Knife injuries can be classified into stabbing injuries and multiple laceration or multiple chops, the latter being much more common in Chinese communities.
It is the mark of criminal gang attacks with their tendency to use long knives and choppers rather than guns.
The intention is often to wound rather than kill.
A survey of 89 cases revealed that 90% of the victims are men, with a mean age of 27 years ; 75% was admitted to the hospital at night, and in 78% of the cases the assailants were persons unknown, or so we were told by the victims.
The reasons for the attacks were also not given.
Most of the women victims were assaulted by their spouse.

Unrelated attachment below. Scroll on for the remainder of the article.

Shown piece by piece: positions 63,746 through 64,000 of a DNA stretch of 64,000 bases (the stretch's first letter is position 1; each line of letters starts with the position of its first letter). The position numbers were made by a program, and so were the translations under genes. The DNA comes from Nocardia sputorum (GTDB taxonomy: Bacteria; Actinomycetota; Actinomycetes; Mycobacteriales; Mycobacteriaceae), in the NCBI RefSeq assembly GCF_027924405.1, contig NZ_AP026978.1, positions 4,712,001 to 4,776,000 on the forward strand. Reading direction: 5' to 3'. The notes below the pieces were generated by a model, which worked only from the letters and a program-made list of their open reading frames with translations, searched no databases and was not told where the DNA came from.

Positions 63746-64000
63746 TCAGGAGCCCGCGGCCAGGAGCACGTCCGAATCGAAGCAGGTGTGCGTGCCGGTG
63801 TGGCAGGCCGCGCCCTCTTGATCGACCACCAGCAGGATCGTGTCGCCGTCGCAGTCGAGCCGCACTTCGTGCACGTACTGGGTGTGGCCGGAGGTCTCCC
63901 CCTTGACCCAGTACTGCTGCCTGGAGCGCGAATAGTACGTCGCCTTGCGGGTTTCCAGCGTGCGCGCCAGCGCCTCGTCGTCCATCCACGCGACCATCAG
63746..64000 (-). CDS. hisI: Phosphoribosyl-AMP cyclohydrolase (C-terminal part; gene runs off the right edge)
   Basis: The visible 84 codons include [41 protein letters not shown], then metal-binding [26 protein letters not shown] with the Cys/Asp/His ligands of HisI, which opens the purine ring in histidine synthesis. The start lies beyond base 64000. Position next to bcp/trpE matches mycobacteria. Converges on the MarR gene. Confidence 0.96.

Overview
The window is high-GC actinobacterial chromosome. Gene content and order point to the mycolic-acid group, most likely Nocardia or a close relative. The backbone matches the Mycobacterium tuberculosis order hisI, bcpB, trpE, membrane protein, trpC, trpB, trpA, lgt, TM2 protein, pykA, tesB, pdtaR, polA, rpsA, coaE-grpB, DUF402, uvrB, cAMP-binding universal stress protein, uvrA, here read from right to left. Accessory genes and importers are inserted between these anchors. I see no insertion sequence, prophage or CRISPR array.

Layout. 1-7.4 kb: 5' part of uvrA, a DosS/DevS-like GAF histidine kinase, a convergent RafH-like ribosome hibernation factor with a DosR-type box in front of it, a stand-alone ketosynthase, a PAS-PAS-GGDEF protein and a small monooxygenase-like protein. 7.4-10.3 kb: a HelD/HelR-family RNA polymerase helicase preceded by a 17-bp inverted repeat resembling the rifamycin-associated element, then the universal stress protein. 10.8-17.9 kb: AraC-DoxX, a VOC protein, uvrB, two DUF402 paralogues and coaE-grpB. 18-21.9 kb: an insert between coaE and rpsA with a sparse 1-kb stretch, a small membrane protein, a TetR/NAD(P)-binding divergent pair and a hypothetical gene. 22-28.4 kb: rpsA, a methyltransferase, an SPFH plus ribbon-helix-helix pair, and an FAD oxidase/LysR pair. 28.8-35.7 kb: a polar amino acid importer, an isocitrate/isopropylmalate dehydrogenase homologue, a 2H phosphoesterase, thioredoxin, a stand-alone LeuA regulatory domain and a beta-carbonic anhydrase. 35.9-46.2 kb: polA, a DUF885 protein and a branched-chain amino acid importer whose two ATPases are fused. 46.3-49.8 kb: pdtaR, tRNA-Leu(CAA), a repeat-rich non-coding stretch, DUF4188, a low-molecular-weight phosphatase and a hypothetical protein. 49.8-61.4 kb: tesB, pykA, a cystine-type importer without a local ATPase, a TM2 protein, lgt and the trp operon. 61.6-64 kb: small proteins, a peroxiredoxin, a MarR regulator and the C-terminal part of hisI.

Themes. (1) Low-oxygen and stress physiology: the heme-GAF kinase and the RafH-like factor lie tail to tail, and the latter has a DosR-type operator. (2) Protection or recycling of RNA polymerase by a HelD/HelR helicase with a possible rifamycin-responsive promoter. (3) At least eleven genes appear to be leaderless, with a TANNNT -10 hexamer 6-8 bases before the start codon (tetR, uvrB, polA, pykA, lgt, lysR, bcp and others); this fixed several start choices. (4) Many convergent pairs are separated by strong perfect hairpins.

Some 74% of the patients suffered three to six lacerations ; 62% of the injuries were on the extensor surfaces of the upper limbs, while the hand and the back of the trunk were also common sites.
The type of management differs from that for stabbing injuries.
There were no fatalities, and less than half of the patients required blood transfusion.
The average hospital stay was 6.2 days.
The morbidity of these injuries involves damaged tendons and nerves.
Mots-clés Pascal : Plaie pénétrante, Multiple, Arme blanche, Epidémiologie, Hong Kong, Asie, Incidence, Symptomatologie, Traitement, Pronostic, Homme, Traumatisme
Mots-clés Pascal anglais : Penetrating injury, Multiple, Side arm, Epidemiology, Hong Kong, Asia, Incidence, Symptomatology, Treatment, Prognosis, Human, Trauma
Notice produite par :
Inist-CNRS - Institut de l'Information Scientifique et Technique
Cote : 97-0297998
Code Inist : 002B16H. Création : 15/07/1997.